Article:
Thomas Barrasford

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Thomas Barrasford (1859–1910) was a 19th-century English business entrepreneur and entertainment impresario, who owned and built a number of theatres across Britain under the Barrasford Halls brand.

Early career[edit]

Born in South Shields, County Durham, the son of a Newcastle upon Tyne publican, Barrasford attended the Royal Scotch Arms pub, and noticed its transformation under his later competitors Moss and Thornton into the Empire Music Hall in 1890. In 1895, in partnership with a man named Varah, Barrasford took over the wooden circus on the Ormond Street, Jarrow, turning it into a music hall, known as the Jarrow Palace of Varieties.[1]

Expanding his empire quickly from 1899, he acquired the Leeds Tivoli theatre, renaming it the Leeds Hippodrome on 20 March 1899.[1] This was his first encounter with fellow impresario Sir Oswald Stoll, whose chain had just opened the Leed Empire theatre, whose features and scale had, less than two months later, brought about the failure of the lessor and resultant sale of the Tivoli to Barrasford. Barrasford noticed that fellow impresario Frank MacNaughten in Bradford had countered the opening of the Stoll Bradford Empire in January 1899, by using an idea pioneered by George "Champagne Charlie" Laybourne in 1870 in his Wear music hall, offering a "twice nightly" performance schedule. The formula proved so successful at not only countering the drop in attendance figures normally experienced in existing theatres facing competition from a new Stoll theatre, but actually increased revenues. Barrasford borrowed MacNaughten's Bradford theatre manager to replicate the system in Leeds, with the choice proving so successful and lucrative, that Barrasford moved his home and the operational headquarters of his business to Leeds.[1]

Rivalry with Sir Oswald Stoll[edit]

The form of entertainment contract at the time was called a "tour," whereby an impresario would book an act to tour all of his venues. Barrasford had noticed that Stoll would try to run his theatres cheaply, by booking foreign acts on a one-week trial contract to fill-in for his headline British acts: if they were a success then they got a tour, if not their contract would terminate at the end of the week. Barrasford hence started to attend Stoll's theatres in competition to his on a Monday, and if the act proved a success would then find them and sign them to a tour of his theatres. This skull dugery as far as Stoll was concerned was immoral, and after he banned Barrasford and his employees from the entire Stoll empire, so began a long term battle between the two impresarios.[1]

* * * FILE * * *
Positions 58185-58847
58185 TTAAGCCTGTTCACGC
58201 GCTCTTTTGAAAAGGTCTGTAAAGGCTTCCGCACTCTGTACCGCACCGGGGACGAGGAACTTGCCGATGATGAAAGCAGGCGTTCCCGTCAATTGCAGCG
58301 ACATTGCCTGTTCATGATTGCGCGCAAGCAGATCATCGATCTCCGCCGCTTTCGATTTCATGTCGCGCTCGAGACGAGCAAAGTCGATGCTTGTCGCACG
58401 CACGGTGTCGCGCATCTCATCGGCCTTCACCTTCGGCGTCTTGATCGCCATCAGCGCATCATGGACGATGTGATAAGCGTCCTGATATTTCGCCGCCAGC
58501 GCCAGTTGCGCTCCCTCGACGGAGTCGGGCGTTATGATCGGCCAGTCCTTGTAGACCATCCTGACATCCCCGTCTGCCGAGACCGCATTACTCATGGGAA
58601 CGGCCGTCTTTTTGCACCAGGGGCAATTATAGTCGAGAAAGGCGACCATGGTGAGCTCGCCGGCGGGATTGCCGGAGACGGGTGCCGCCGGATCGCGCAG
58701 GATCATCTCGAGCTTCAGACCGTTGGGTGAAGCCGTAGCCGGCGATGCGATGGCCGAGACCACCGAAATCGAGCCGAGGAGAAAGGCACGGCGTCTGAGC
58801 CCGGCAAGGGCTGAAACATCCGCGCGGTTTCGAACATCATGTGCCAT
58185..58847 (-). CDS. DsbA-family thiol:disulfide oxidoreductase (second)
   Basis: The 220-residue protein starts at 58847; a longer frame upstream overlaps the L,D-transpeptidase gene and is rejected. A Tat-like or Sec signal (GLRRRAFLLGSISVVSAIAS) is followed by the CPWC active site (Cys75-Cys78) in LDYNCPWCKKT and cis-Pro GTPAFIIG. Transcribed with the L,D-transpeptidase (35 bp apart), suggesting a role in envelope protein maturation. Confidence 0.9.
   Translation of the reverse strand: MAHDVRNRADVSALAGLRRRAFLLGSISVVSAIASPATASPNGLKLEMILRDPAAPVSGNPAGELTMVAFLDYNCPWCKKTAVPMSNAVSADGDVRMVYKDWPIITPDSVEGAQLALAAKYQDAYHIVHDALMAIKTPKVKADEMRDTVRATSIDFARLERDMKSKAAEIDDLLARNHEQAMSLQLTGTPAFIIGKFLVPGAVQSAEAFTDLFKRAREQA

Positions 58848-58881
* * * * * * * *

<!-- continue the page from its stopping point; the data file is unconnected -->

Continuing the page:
Building the tour[edit]

Barrasford in return set about competing against Stoll, by resolving to build his theatres bigger and better than the Moss and Stoll empires. In 1900 he acquired the Grand Theatre, Edinburgh (renamed from the Tivoli Theatre).[2] In 1901 he acquired the Birmingham Hippodrome (renamed from the Tower theatre), and then the Alhambra theatre, Kingston upon Hull.[1] In 1902 he acquired the Glasgow Hippodrome, but his most important theatre in his business opened that year, the Bank Holiday opening of the brand new 4,000 seat Bertie Crewe designed Liverpool Royal Hippodrome, with prices at rock bottom.[1] Although the now combined Moss-Stoll consortia already had a theatre in the city, they specifically built the Liverpool Olympia close by. Opened with a production of Tally Ho! direct from the London Hippodrome, it never paid its way thanks to the pulling power of the scale, extravagance and "twice-nightly" format of the Barrasford Hall.[1]

Barrasford followed this success with the 1903 opening of the brand new Newcastle Pavilion in Westgate Road, with a bill topped by Tyneside contralto Madame Belle Cole. Barrasford in competition to Moss-Stoll added two further existing theatres to his tour in Liverpool: the Lyric Theatre in Everton Valley (opened Easter Monday, 1903); and the St Helens Hippodrome (previously the St Helens Empire), which opened with Fred Karno's comedy company in a production of Jail Birds.[1] Barrasford also added the Grand Theatre, Manchester and the Regent Theatre in Salford, neither of which proved financially successful and where hence quickly disposed of.[1]

In 1904, the second new Barrasford Hall opened in Glasgow, the Bertie Crewe designed Glasgow Pavilion on 29 February 1904.[1] Barrasford also expanded south at this time, adding the Bristol Empire and the Brighton Hippodrome.[3] He also took over the lease on the Britannia Theatre, Hoxton, letting Crewe refurbish it, but handed the lease over to Frank MacNaughten after nine months.[1]